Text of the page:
Investors Press AT&T, Verizon to Detail Spying Cooperation
Both AT&T and Verizon have been dead silent during the entire Snowden affair, but investor pressure may force the companies to shed a little more detail on their cooperation with the NSA. According to the New York Times
, shareholders are now pressuring both companies to follow the lead of companies like Google and Yahoo and begin issuing surveillance transparency reports, disclosing the volume and type of consumer data being shared with the government.
Leading the charge is the $160.7 billion New York State Common Retirement Fund, which argues that AT&T and Verizon's silence harms consumer trust, and therefore investor value
“AT&T’s failure to disclose what customer information it shares with U.S. and foreign governments presents significant risk to shareholder value,” said New York State Comptroller Thomas P. DiNapoli, trustee of the fund. “Transparency allows investors to make informed decisions about corporate behavior. Publishing regular reports on requests for information from governments would be an appropriate response to shareholder and customer concerns about trust and privacy in the digital world.
You'd be hard pressed to find companies that have been more cooperative with domestic surveillance than AT&T and Verizon; that cooperation often going well above and beyond what was asked of them into the realm of advising government on how best to break the law
and allowing government access to every shred of data on their network
(pdf). Their silence has spoken loudly during the entire Snowden affair.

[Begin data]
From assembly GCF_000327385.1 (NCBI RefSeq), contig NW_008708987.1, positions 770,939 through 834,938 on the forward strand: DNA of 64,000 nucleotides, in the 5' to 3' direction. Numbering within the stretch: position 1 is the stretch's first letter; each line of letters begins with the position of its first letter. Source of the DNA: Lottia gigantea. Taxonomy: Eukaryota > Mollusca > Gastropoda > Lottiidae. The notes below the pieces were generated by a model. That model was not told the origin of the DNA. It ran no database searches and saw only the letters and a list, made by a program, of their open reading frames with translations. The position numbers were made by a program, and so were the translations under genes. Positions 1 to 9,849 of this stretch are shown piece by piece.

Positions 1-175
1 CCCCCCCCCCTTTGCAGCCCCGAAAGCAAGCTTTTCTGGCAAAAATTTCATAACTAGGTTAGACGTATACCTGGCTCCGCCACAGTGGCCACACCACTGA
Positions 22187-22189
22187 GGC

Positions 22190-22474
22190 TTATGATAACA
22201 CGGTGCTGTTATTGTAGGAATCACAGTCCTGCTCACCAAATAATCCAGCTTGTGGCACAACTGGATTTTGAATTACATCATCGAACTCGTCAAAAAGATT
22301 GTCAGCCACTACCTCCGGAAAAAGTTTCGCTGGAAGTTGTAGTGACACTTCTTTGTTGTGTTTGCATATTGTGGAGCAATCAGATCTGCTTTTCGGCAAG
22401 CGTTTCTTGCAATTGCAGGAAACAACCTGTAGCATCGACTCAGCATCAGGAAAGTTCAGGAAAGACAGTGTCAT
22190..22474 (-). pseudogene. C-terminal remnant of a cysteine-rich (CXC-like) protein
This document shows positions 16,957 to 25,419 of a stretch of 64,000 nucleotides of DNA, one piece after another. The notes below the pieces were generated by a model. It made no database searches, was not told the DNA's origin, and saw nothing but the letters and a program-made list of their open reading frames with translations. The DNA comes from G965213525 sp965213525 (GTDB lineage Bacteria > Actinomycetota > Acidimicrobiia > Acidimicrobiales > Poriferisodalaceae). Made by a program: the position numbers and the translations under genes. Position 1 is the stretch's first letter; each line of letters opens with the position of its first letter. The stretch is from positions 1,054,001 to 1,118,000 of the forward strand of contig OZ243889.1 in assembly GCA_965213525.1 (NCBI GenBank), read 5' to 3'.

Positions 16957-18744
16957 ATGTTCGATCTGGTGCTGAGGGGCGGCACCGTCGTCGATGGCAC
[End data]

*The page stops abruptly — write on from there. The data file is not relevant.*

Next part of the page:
Granted you could probably argue that the money AT&T and Verizon make off of either direct payments by organizations like the CIA
or the multi-billion dollar government contracts
won in part by surveillance cooperation -- are far more valuable to investors than the concerns of consumers, so this transparency effort may not see meaningful traction.
Re: Jab, body blow, uppercut Of course they all do it. RinkyDink Communications, however, has absolutely no leverage to stand up for anything lest they be "randomly audited" by the SEC and shut down if they don't play ball. Verizon and AT&T get the heat because are they only organizations large, rich, and strong enough to actually stand a snowball's chance in hell of fighting the abuses...not only because they handle most of the traffic.
Of course being that they are, after all, Ma Bell Reincarnate, they'll just take the lucrative contracts and hush money and keep their mouths shut. (Although I'd like to believe the higher-ups at the old Ma Bell would at least have tried to stand up for something...)
I've always wondered, though, if the reason T-Mobile doesn't have a better spectrum position in the USA has anything to do with them possibly not playing ball with the spy grid.
investors have reason to worry GigaOm headline: Ciscos gloomy revenue forecast shows NSA effect starting to hit home
by David Meyer NOV. 14, 2013
"In the last quarter, on which Cisco was reporting on Wednesday, the company saw a sudden 21 percent revenue drop in its top 5 emerging markets: 25 percent down in Brazil, 18 percent down in India, Mexico and China, and 30 percent down in Russia."
"If Cisco really is an industry bellwether, big problems lie ahead. Analysts had expected growth of 6 percent, not revenue decimation, and Ciscos gloomy prognostication swiftly saw a 10 percent drop on the companys share price in after-market trading."